Test flights for full-blown version underway, but details are few
From Fast Company:
Texas-based Bell Helicopter is debuting the cabin of the self-piloting air taxi it plans to supply to Uber for robotic flights sometime in the 2020s.[Their] yet-to-be-named air taxi will not be a helicopter in the traditional sense. Like a chopper, it will offer vertical takeoff and landing (VTOL), but for most of its airtime, this taxi will fly like a traditional plane with wings. How exactly that works is still a mystery. Only the well-appointed cabin is on display in Las Vegas (at CES 2018).
“Bell knows how to do the flying parts,” says the company’s director of innovation, Scott Drennan. “Normally you’d see a vehicle mockup and then you’d add custom cabins and so forth. On this one, we’re showing the custom cabins first, so we can draw new customers.” Bell is highlighting the promised comforts of short-range flight with a cabin capable of seating four or five people.
Editor’s note: Bell MTS is not affiliated with Bell Helicopter.
Hotel robot helpers learn new skills on the job
From The Verge:
Directly adjacent to the Las Vegas Convention Center is a Renaissance hotel with a pair of special staff members: robots. Savioke’s Relay robots have been on the job for three months, helping out the concierge by delivering items to guests during peak hours.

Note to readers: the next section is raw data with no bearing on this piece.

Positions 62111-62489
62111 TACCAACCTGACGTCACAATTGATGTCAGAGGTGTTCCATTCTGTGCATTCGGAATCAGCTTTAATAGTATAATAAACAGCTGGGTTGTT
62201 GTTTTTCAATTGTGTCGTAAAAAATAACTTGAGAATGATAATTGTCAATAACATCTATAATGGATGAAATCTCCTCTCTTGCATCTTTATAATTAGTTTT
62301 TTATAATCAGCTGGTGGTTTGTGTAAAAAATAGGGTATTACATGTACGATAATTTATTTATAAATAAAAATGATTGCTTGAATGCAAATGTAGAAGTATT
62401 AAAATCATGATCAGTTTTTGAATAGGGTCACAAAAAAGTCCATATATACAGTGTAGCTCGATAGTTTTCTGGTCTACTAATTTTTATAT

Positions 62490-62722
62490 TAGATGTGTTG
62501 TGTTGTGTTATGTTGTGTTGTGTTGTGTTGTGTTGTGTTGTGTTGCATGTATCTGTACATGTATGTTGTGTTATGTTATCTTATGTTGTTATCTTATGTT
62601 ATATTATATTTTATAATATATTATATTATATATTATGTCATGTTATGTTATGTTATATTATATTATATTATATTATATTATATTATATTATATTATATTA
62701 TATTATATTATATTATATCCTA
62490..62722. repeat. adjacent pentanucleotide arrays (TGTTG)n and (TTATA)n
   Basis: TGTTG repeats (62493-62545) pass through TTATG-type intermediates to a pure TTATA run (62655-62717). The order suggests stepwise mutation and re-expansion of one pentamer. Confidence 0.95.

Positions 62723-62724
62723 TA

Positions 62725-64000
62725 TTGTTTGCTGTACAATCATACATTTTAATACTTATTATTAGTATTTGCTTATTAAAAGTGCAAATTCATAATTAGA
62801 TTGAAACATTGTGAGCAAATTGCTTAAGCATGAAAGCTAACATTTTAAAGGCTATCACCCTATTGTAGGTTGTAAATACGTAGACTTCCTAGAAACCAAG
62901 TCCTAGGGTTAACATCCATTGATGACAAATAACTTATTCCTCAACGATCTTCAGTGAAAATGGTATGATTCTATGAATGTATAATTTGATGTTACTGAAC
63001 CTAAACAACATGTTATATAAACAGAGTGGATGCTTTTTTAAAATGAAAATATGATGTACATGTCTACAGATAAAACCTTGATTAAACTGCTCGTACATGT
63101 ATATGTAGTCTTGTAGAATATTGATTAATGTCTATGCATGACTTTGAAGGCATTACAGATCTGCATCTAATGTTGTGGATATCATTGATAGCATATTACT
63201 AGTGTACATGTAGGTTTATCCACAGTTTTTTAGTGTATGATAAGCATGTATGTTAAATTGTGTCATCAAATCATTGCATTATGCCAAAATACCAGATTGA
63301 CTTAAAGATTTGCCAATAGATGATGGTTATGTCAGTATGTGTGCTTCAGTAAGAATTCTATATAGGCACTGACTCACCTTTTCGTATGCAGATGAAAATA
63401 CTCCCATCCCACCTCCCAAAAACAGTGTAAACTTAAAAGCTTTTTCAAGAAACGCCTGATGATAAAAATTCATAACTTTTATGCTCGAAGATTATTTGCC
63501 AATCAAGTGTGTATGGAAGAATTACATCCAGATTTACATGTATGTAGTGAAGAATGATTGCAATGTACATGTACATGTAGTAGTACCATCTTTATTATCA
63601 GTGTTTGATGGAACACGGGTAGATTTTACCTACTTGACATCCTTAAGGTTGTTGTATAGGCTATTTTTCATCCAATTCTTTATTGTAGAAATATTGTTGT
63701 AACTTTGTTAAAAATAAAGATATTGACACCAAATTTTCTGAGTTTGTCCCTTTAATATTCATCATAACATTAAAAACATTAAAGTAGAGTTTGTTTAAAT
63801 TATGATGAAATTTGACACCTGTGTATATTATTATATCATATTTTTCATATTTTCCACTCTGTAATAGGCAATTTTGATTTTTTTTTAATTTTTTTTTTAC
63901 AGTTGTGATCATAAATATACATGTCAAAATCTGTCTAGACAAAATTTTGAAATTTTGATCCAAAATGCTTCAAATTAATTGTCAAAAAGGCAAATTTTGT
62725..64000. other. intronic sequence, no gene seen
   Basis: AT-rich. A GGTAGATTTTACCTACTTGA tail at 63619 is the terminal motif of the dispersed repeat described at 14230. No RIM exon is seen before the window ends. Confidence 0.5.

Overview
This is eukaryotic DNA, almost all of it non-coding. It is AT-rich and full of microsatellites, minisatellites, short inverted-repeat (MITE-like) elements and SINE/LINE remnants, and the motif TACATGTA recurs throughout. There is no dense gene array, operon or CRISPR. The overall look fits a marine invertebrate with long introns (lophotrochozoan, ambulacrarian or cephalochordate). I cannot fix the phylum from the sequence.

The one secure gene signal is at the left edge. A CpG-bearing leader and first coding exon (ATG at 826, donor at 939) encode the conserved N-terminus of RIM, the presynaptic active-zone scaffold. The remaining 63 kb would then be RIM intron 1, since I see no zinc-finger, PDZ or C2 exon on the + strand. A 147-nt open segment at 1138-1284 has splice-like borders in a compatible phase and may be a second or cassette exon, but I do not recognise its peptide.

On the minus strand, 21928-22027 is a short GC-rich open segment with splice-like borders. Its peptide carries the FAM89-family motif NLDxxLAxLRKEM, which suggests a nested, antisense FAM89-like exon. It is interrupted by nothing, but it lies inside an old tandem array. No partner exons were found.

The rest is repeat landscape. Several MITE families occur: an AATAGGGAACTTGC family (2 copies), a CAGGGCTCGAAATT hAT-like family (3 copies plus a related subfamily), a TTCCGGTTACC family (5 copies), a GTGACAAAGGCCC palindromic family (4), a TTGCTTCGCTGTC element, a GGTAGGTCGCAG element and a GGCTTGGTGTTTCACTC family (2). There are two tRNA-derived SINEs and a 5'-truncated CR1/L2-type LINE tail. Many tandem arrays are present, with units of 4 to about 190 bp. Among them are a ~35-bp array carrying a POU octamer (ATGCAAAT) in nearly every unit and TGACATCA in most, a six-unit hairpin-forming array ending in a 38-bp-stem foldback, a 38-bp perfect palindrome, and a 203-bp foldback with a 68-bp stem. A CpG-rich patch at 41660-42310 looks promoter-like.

The two robots, named “Elvis” and “Priscilla” by the hotel, pick up orders from the front desk, call and ride the elevators without help, and call the guest’s room phone when they’ve arrived. They navigate autonomously, based on a pre-generated map, so there’s no problem if they lose Wi-Fi or LTE signal. I got to watch a delivery in action (to a demo room), and it was a seamless experience.
After three years of putting robots in hotels, Savioke is well beyond the pilot stage, and ready to expand Relay’s functionality beyond delivery tasks. This year, the robots will gain the ability to patrol a hotel and look for zones with poor Wi-Fi quality and report it directly to IT, which will help with one of the most frequent complaints from guests.
Knock knock! There’s an autonomous fruit cart at the door
Shopping for fresh produce online has always been a bit of a gamble, since you’re not actually selecting the fruits and veggies yourself. Santa Clara, California–based startup Robomart aims to change that by bringing online produce shopping to your front door.
The company, as part of NVIDIA’s deep learning/AI “Inception Program,” has developed what is essentially a self-driving bodega on wheels. The concept relies on a Sprinter-van-size delivery vehicle outfitted with an array of LiDAR, radar and cameras, as well as a CAN motion-control system and enough route-planning and obstacle-avoidance software to notch Level 5 autonomy — the highest level a self-driving vehicle can achieve, requiring no human driver whatsoever.
What’s more, the vehicles use a fully electric drivetrain with an estimated 80-mile range and a top speed of 25 mph and come equipped with the HEVO wireless charging system.
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